Sunlight creates biodegradable plastic via artificial photosynthesis

 Recent years have seen an increase in environmental issues caused by global warming, largely due to the presence of greenhouse gases like CO2. Artificial photosynthesis mimics natural process by converting CO2 into organic compounds, which can be used as raw materials for durable forms like plastic. It can be a solution for CO2 reduction.

A research team led by Professor Yutaka Amao and graduate student Mika Takeuchi from Osaka Metropolitan University have made a breakthrough in artificial photosynthesis. They have successfully synthesized fumaric acid from CO2 using sunlight, for the first time. Fumaric acid is a raw material for plastics. The results have been published in the journal Sustainable Energy & Fuels.

Fumaric acid is traditionally synthesized from petroleum, as a raw material for biodegradable plastics like polybutylene succinate. But a research team from Osaka Metropolitan University have discovered that it can be synthesized from CO2 and biomass-derived compounds using renewable solar energy. This breakthrough shows the potential of using sustainable methods to produce raw materials for biodegradable plastics, reducing dependence on fossil fuels.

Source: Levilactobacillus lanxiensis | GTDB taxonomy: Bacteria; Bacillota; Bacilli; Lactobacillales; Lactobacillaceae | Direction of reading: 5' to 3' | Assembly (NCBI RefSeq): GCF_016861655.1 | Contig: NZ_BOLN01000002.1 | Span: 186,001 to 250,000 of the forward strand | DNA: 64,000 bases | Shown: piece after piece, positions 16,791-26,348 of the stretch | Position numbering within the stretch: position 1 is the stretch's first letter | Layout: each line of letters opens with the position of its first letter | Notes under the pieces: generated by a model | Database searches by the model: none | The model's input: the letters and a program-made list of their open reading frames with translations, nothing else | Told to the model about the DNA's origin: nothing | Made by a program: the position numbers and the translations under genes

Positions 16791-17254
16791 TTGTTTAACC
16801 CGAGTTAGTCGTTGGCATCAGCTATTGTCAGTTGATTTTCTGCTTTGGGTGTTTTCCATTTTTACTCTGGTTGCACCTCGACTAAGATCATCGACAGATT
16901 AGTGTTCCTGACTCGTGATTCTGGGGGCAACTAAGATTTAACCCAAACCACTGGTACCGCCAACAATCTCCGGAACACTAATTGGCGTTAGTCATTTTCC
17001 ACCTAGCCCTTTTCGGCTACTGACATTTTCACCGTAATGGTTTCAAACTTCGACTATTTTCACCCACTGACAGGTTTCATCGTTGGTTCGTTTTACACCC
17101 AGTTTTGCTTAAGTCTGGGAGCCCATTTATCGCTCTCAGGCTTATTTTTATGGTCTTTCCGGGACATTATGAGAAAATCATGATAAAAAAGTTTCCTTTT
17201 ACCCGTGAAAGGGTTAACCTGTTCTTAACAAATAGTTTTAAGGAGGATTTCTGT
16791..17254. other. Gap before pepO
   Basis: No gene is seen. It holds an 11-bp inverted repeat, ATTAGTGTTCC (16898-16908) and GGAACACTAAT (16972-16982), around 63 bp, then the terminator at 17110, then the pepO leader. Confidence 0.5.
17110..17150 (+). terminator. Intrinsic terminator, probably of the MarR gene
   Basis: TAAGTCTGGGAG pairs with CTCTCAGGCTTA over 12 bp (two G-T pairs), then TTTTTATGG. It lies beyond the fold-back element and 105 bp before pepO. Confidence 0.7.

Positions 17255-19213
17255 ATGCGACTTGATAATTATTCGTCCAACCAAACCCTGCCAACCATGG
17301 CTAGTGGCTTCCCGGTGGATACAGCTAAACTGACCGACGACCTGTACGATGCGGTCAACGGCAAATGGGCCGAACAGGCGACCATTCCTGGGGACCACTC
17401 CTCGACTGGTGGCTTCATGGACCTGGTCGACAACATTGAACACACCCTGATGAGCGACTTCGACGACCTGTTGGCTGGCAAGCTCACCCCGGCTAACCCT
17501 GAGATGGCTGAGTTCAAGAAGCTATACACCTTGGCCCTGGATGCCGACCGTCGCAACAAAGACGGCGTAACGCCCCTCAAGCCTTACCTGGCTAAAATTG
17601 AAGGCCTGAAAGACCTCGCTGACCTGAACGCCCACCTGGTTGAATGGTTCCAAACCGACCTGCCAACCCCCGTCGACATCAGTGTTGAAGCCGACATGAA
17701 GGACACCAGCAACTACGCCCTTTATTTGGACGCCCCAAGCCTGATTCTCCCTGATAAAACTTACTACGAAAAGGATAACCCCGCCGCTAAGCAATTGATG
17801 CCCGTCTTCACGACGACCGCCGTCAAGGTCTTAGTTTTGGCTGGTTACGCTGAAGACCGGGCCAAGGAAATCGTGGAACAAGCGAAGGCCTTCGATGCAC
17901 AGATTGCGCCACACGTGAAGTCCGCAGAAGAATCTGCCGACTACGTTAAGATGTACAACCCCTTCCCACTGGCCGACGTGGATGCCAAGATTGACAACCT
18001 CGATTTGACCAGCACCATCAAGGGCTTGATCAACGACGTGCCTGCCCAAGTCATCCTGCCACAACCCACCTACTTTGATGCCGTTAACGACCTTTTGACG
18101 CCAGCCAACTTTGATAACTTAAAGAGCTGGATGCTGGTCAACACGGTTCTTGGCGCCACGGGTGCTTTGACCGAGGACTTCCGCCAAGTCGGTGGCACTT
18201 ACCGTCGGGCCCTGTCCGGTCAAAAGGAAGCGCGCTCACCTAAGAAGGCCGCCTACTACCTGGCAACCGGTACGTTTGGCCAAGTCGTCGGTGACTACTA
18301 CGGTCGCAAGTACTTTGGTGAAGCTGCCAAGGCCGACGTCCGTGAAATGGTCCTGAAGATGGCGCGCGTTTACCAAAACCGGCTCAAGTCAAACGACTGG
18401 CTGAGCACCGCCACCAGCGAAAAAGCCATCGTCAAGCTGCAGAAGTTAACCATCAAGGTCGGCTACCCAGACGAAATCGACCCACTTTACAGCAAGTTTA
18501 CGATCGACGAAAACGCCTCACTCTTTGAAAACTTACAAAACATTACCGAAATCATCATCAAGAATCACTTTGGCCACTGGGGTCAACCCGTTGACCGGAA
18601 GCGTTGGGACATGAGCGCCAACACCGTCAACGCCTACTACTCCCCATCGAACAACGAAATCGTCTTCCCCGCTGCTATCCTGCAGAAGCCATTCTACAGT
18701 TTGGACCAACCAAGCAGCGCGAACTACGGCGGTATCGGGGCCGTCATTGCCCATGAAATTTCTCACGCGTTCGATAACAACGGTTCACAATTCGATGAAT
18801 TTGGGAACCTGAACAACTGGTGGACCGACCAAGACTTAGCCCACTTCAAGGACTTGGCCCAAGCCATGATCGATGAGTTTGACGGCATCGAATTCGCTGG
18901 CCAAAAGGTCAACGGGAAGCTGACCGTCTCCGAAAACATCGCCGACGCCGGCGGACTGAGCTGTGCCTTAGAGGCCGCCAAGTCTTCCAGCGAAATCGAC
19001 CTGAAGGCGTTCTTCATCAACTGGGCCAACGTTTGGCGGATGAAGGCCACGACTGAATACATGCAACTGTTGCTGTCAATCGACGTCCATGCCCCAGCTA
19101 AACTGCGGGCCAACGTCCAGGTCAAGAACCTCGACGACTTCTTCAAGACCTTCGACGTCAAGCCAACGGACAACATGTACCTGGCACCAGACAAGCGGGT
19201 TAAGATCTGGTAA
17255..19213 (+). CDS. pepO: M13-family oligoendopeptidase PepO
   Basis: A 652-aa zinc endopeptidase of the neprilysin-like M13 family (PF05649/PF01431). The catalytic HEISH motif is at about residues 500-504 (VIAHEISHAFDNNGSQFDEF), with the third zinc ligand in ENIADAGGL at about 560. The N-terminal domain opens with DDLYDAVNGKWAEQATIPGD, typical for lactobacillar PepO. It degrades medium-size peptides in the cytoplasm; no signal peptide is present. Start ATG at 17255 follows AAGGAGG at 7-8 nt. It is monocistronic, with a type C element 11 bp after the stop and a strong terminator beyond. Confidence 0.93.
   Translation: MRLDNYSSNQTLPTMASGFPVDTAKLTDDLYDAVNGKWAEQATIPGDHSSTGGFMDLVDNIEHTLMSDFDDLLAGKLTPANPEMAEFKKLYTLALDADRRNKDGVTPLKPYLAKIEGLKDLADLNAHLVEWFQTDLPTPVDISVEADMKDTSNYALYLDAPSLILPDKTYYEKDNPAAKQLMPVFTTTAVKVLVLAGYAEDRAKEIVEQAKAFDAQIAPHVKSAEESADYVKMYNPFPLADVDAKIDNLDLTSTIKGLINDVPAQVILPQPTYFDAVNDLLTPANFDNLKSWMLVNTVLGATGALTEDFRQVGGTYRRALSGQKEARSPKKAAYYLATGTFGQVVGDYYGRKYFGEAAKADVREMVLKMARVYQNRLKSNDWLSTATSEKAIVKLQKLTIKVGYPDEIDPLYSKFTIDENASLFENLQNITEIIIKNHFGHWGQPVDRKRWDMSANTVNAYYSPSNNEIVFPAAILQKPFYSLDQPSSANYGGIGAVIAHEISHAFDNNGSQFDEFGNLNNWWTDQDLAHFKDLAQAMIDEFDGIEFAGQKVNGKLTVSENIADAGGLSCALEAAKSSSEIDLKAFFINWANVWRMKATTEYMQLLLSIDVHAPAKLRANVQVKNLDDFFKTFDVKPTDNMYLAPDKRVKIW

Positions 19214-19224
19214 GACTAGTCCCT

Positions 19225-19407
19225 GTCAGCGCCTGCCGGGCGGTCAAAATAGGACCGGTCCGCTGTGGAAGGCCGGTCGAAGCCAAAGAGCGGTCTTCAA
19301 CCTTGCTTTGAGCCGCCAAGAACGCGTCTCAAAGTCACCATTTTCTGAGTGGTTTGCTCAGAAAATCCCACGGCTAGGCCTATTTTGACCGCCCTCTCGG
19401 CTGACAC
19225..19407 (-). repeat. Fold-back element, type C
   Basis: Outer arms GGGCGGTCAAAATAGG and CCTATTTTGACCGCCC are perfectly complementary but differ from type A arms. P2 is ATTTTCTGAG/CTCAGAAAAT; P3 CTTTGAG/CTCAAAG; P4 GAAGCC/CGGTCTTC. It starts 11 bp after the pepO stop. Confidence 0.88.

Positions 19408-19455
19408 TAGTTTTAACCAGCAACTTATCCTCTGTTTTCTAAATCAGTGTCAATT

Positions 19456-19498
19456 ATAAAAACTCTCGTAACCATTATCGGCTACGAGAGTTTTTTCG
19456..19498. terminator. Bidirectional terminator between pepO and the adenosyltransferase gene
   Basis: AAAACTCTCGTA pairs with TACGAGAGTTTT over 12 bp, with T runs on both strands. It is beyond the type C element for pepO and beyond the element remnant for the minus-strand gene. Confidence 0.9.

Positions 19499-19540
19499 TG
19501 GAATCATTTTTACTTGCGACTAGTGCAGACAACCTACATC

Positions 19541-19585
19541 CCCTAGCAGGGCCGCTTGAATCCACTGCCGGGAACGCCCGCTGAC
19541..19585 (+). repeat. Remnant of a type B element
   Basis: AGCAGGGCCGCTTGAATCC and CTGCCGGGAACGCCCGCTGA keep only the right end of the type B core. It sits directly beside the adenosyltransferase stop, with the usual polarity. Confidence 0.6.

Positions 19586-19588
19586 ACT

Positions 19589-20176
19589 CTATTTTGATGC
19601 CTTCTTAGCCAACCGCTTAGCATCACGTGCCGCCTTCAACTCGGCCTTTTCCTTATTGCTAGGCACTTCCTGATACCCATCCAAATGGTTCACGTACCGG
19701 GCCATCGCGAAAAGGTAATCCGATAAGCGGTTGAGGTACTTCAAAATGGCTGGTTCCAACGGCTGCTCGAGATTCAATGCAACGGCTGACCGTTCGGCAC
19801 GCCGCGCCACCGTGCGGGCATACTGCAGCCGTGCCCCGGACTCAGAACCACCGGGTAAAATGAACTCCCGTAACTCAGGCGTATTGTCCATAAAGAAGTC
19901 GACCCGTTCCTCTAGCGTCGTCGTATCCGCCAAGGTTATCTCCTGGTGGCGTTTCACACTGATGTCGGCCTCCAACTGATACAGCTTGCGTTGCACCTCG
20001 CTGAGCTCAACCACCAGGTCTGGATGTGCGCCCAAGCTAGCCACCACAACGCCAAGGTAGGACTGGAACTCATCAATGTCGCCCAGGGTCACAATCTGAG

“This research is a significant step toward the practical application of artificial photosynthesis by using visible light as the power source which is renewable energy,” said Professor Amao. The team aims to further develop this technology by collecting gaseous CO2 and using it to synthesize fumaric acid directly through artificial photosynthesis, which could be a promising solution to reducing CO2 and produce sustainable raw materials.